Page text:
Gone Fishin' - Oct. 10, 1994
October 10, 1994 By Charlie Taylor
Everyone has to be right sometime. Saturday was the weatherman's day. Dawn broke on the Potomac River as we were putting the boat in the water. From dawn until we took the boat out of the water, the weather could not have been better. It was pleasantly cool in the mild wind, but not too cool to be enjoyable.
On Friday night, we checked the tide charts for all the tidal creeks off the Potomac River, looking for a creek with man-made cover, that had a high tide early in the morning. The creek we selected, had a bridge crossing the entrance, and a high tide of 9:00 a.m. Since stripers like to feed early mornings on a high incoming tide, this should be an excellent. We would like to have had an earlier high tide, but this would have to do.
Switching to plastic worms, we began fishing the pilings supporting the bridge. Within 15 minutes, we had our first fish in the boat. Although this fish was a sunfish, it did not diminish the thrill of the catch. Shortly thereafter, the first bass was swung aboard. The fish then began to bite consistently. Every 10-15 minutes, one or the other of us would catch another fish.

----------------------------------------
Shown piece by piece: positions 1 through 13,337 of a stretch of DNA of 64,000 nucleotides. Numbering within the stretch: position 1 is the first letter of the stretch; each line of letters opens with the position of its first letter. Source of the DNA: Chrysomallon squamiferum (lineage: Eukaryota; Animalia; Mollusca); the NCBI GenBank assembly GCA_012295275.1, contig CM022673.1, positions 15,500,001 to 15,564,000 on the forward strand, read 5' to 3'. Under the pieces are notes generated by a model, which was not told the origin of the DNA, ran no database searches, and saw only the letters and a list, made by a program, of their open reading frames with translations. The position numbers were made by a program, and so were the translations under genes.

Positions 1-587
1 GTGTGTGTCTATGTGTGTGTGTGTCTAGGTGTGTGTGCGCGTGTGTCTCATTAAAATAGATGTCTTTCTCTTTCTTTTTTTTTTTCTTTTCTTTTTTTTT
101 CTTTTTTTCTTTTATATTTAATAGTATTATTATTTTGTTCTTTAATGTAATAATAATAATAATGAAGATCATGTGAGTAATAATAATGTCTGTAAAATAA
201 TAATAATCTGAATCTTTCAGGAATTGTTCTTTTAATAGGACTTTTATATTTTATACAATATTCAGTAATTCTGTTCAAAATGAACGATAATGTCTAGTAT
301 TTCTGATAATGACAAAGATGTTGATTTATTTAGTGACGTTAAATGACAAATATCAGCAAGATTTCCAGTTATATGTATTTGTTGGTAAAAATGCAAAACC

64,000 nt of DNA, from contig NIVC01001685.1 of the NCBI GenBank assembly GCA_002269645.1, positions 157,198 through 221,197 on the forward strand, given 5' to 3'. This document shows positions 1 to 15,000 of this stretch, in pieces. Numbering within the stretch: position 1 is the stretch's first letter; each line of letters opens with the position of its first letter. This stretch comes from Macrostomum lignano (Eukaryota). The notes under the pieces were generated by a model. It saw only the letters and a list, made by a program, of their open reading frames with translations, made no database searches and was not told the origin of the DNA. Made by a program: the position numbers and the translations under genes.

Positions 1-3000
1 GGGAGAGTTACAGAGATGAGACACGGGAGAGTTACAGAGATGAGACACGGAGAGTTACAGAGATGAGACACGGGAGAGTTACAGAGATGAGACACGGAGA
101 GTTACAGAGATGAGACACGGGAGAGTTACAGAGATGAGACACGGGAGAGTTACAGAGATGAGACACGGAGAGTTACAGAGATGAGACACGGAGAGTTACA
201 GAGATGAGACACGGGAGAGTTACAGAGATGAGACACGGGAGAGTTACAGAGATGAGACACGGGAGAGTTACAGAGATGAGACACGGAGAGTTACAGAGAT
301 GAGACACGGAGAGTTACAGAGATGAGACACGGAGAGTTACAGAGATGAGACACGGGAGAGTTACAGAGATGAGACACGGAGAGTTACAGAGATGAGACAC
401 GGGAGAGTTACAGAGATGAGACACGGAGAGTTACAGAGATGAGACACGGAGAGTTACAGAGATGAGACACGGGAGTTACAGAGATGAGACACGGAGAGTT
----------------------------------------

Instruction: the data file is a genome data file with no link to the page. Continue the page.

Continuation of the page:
About 8:00, we decided to move back to the channel and try again for stripers. Being closer to the high tide, we figured that the fish might have moved in. Sure enough, in the next hour, we caught six stripers along the wood barricades. These fish were not large, but gave very good accounts of themselves, before they were brought to the boat and released.
We had caught the stripers we originally went after, Fran had caught the heaviest largemouth bass of his life and we had enjoyed a beautiful day. But this was not the end. This was only 11 a.m.
We continued fishing the bridge pilings until 5:30, catching bass and catfish all day. Not more than 15 minutes would pass between fish. When the tide turned, we switched positions, and worked the pilings from another direction. Regardless of the direction the tide was running, we managed to catch fish. Although the largest fish came on a jig 'n pig, the greatest number of fish came on an electric blue/firetail, four inch ringworm. This worm seemed to work, regardless of the water color.
During the time we were fishing the bridge pilings, over 20 boats moved in, fished a few minutes and left. By showing patience and continuously fishing one spot all day, we managed to catch fish all day. Each of us had a good solid limit of bass, in addition to a large number of fish returned to the water immediately. All of the fish we caught were released at the end of the day, in order that they may provide enjoyment for other anglers on another day.